It is certainly hard being away from friends and family. I call my mum every day, my nan and brother once a week. I chat to friends regularly too. It's easier to stay in contact with technology but I definitely miss Melbourne as it will always be my home. The girls in the team are all super supportive and I have made some life-long friends here. We all look out for each other as we know how tough it is being so far from home.

 

Why is hockey high performance unit in Perth, and will this change?

It was set up here many years ago and has never left. I hope it moves to the Gold Coast or even Melbourne before I retire.

The support for female athletes and women's sport is definitely growing which is fantastic to see.

Have you been disadvantaged for being a female sports person?

I wouldn't say disadvantaged. Yes, we have a lower profile, the media take less interest and we are paid less but there are plenty of upsides. There are many who really admire and respect females achieving big things. We are also forced to have a career outside hockey which I'm grateful for. The support for female athletes and women's sport is definitely growing which is fantastic to see.

 

What do you love about hockey and do you think it could become a mainstream sport?

It's a fast and exciting game that most people seem to enjoy. Plenty of action with goals regularly being scored and skill always on display. I hope one day we can get a regular spot on mainstream TV but I feel it's still a long way off unfortunately.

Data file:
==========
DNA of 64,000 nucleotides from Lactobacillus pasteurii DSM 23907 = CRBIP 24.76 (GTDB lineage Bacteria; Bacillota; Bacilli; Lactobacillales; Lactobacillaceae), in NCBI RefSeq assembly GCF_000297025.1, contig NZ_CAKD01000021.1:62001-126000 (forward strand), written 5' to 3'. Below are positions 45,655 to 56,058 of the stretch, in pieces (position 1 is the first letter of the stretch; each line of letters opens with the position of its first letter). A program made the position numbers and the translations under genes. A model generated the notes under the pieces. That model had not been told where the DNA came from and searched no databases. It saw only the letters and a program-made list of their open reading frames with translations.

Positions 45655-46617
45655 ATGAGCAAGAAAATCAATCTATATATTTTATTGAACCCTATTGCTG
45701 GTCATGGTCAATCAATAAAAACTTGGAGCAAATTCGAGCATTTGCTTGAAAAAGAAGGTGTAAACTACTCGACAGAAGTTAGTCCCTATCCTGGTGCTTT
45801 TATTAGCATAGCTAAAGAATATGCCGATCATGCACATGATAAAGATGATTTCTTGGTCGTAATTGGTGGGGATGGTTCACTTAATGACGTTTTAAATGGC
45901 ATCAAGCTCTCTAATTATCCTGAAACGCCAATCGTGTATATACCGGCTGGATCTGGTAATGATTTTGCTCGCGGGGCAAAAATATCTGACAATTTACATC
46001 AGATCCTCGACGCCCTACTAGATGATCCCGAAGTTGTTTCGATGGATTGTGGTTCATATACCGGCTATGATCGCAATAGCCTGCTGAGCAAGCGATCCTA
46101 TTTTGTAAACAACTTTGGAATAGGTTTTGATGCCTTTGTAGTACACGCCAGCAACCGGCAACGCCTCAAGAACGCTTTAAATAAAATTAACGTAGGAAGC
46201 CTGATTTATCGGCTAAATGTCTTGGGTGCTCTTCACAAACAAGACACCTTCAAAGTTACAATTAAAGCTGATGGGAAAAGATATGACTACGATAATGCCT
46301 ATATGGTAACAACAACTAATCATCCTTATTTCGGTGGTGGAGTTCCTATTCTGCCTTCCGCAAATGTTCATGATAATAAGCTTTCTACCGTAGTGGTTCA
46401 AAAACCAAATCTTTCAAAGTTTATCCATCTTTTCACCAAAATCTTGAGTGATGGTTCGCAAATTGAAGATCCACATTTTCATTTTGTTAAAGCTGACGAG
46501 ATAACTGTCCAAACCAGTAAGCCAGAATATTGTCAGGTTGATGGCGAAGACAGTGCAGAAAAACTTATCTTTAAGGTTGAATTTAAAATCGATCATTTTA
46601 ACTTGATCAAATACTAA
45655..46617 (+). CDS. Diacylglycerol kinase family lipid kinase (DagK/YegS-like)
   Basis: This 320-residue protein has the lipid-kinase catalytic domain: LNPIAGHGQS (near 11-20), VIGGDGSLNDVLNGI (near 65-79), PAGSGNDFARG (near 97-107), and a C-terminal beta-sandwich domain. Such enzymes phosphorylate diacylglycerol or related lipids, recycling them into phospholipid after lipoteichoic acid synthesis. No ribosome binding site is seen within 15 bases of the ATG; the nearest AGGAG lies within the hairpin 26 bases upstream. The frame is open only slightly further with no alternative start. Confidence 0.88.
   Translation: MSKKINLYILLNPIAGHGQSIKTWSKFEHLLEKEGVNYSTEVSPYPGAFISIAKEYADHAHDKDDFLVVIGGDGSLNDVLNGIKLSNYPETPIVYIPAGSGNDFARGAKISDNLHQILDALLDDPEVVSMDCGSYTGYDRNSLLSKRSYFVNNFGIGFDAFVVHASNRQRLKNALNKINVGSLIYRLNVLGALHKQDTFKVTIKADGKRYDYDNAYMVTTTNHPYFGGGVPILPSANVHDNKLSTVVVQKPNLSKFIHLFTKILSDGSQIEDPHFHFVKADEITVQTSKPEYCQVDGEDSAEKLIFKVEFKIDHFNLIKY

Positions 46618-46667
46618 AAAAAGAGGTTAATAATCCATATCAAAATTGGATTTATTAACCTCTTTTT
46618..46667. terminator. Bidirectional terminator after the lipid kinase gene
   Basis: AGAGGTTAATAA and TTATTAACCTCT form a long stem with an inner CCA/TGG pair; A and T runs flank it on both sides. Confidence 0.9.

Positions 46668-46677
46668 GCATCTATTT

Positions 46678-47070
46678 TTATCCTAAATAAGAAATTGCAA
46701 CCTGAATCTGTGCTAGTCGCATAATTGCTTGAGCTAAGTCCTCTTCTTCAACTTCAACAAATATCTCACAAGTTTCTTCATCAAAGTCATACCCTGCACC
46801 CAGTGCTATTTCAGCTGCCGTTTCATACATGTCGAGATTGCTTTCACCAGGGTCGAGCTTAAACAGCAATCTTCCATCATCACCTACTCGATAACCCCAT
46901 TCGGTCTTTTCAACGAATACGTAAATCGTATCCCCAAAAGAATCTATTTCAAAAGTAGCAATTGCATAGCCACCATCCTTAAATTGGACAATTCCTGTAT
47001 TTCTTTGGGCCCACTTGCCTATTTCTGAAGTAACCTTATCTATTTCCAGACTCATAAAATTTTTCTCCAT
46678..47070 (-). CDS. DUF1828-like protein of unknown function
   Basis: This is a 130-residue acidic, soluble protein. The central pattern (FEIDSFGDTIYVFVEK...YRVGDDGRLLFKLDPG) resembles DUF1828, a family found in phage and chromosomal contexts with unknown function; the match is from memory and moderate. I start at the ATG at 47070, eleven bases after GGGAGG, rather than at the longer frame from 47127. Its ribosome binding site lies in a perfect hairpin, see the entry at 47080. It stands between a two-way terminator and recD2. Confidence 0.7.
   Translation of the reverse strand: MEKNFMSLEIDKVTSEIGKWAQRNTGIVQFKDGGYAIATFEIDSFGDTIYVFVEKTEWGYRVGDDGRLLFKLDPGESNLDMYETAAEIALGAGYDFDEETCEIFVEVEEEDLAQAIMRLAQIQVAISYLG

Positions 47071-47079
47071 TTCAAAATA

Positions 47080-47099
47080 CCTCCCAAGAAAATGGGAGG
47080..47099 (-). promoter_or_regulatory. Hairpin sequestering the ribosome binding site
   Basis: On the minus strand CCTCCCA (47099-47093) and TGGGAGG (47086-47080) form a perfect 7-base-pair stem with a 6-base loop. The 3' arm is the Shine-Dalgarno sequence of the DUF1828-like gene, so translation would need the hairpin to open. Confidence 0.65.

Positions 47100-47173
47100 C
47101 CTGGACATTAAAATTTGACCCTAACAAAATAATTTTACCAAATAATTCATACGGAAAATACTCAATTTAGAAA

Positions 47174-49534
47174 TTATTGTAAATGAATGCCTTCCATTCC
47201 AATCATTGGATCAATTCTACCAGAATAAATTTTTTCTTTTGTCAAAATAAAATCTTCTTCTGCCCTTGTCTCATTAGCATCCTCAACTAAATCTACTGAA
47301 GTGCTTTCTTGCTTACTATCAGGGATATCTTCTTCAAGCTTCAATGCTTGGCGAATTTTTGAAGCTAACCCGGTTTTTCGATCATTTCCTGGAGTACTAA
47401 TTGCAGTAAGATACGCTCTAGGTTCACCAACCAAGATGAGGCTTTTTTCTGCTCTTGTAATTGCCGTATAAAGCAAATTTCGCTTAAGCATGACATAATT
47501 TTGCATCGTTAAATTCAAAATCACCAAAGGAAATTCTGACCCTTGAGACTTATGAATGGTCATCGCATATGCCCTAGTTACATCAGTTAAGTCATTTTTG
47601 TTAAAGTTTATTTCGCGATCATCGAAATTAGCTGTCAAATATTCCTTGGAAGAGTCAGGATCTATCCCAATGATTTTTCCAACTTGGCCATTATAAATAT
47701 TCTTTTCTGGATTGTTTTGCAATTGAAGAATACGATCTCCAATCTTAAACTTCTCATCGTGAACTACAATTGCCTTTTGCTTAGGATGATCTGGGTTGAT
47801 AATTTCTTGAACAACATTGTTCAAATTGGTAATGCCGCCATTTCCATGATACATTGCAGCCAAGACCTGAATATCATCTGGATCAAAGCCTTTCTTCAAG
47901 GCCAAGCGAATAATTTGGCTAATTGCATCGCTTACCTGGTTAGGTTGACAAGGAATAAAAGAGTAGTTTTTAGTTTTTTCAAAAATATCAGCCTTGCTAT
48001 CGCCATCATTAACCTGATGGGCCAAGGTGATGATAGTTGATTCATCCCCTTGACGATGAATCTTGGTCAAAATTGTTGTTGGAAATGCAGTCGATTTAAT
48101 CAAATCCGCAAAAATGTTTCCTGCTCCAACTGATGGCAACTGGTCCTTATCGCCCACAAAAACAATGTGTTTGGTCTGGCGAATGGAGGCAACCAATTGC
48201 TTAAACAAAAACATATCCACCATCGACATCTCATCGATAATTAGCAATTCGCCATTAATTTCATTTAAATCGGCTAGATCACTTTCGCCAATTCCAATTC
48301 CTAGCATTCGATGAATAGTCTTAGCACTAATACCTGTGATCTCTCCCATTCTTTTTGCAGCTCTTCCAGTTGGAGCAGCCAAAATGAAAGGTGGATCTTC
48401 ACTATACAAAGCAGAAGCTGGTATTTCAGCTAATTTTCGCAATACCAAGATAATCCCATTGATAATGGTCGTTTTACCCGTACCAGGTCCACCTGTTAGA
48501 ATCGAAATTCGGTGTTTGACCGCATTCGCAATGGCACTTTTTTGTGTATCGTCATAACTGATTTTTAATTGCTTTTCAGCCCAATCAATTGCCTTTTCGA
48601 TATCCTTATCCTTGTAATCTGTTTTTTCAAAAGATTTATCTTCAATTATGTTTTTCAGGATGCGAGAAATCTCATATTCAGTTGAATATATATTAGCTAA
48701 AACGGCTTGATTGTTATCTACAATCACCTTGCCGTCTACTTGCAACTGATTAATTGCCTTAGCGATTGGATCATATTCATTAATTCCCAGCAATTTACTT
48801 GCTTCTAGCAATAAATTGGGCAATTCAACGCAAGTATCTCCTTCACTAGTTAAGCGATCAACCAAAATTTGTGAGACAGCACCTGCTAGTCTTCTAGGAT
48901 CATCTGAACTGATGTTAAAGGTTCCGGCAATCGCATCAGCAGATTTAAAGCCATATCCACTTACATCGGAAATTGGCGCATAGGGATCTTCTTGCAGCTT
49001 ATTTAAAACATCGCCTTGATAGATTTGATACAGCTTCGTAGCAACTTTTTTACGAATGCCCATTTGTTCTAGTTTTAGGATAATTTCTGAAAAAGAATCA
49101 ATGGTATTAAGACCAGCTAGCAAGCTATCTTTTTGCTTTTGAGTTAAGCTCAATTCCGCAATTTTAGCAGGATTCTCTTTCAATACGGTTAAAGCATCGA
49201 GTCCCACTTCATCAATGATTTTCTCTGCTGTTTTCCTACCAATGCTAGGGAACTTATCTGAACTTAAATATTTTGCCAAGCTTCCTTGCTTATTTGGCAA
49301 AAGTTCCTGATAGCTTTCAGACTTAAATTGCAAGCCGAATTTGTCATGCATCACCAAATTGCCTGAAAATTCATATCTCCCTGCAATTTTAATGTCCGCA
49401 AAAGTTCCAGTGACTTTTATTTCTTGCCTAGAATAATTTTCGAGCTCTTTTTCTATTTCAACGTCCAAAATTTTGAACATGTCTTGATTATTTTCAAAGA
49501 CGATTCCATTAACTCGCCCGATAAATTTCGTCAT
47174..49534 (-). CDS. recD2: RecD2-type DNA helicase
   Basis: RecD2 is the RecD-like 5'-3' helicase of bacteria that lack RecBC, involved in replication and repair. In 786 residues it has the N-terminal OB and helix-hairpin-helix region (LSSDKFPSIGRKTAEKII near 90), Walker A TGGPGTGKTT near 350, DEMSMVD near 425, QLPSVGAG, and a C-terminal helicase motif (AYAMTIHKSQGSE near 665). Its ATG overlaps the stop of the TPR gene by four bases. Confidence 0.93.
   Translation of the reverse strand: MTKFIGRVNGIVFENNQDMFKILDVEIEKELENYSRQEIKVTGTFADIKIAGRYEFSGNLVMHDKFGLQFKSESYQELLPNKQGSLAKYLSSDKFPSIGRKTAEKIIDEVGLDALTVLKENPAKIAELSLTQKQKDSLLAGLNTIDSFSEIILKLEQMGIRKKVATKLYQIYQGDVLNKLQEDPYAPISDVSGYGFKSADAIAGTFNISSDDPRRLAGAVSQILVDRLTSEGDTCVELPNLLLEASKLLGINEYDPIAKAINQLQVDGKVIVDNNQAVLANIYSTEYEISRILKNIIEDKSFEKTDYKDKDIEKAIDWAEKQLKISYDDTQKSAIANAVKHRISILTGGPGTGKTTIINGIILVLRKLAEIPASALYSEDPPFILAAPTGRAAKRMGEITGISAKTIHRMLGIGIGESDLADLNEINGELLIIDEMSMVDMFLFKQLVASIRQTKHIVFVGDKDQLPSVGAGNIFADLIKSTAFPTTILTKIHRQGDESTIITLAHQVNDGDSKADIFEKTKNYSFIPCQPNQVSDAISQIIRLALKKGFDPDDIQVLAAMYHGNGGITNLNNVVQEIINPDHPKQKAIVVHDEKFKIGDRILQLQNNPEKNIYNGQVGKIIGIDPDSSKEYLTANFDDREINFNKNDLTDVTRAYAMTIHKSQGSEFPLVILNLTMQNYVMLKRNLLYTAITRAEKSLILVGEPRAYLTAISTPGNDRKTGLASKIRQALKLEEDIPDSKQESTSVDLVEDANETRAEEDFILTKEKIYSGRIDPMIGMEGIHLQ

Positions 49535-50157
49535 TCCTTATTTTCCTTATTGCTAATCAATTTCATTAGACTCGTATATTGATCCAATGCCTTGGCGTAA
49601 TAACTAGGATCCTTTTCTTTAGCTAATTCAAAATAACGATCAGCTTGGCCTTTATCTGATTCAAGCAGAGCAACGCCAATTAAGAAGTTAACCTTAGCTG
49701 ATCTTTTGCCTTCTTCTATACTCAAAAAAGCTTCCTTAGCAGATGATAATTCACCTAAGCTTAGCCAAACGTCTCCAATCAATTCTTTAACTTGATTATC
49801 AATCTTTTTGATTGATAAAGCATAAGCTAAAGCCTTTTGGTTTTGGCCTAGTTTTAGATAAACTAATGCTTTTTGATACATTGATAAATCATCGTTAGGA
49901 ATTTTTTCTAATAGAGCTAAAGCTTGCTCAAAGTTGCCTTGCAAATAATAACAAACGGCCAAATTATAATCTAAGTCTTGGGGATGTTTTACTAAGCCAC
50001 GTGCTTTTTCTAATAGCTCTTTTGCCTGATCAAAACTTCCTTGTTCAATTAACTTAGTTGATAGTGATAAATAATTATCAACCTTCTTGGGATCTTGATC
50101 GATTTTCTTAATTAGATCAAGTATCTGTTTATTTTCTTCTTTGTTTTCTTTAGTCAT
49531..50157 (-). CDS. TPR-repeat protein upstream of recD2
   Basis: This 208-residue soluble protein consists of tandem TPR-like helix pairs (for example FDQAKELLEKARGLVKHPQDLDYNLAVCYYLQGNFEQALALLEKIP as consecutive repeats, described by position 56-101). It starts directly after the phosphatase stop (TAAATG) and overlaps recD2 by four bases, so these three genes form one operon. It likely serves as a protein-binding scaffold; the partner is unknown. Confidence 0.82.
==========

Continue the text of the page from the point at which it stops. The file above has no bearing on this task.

You also own a café, how did that come about? 

This year my brother and I have taken ownership of a café in Sydney called 'The Drop Annandale'. We both have a real keen interest in business and although he is the brains of the equation, I am always willing to invest in a good idea. He works very hard to make sure it is successful and has enjoyed the experience so far. I have another small start up business that I own and would like to venture out a bit more once my hockey career slows down.

 

You have a strong passion for giving back to the community - how did you get involved in RUOK?

As an athlete I am very privileged to have a bit of a profile that I can put to good use. I love helping various charities but RUOK is the one I am most passionate about. I started with them around 4 years ago after a friend put me in touch with them. I've worked as an ambassador ever since and have taken on many different roles in order to help spread their very important message. Next big event for RUOK is a bike ride I'm doing from Perth to Albany in October this year.

 

 

What possessed you to do the Kokoda trail, and how much money did you raise?

Kokoda was something I had always wanted to do. Ash Nelson and I decided to take it on after seeing the RUOK guys advertising their annual trip. We couldn't join them due to our Commonwealth Games commitments but set off on our own just four days after winning our Gold medal. We had not done any training at all so it was a real test of our mental strength as much as physical. No phone coverage meant we had plenty of time to talk and laugh which I loved. We ended up raising $31,000 for RUOK.


 

Hockeyroo defender, Anna Flanagan is a guest editor for a special edition of Zela articles. Anna has written, commissioned and created content for readers around her love of sport and broader interests.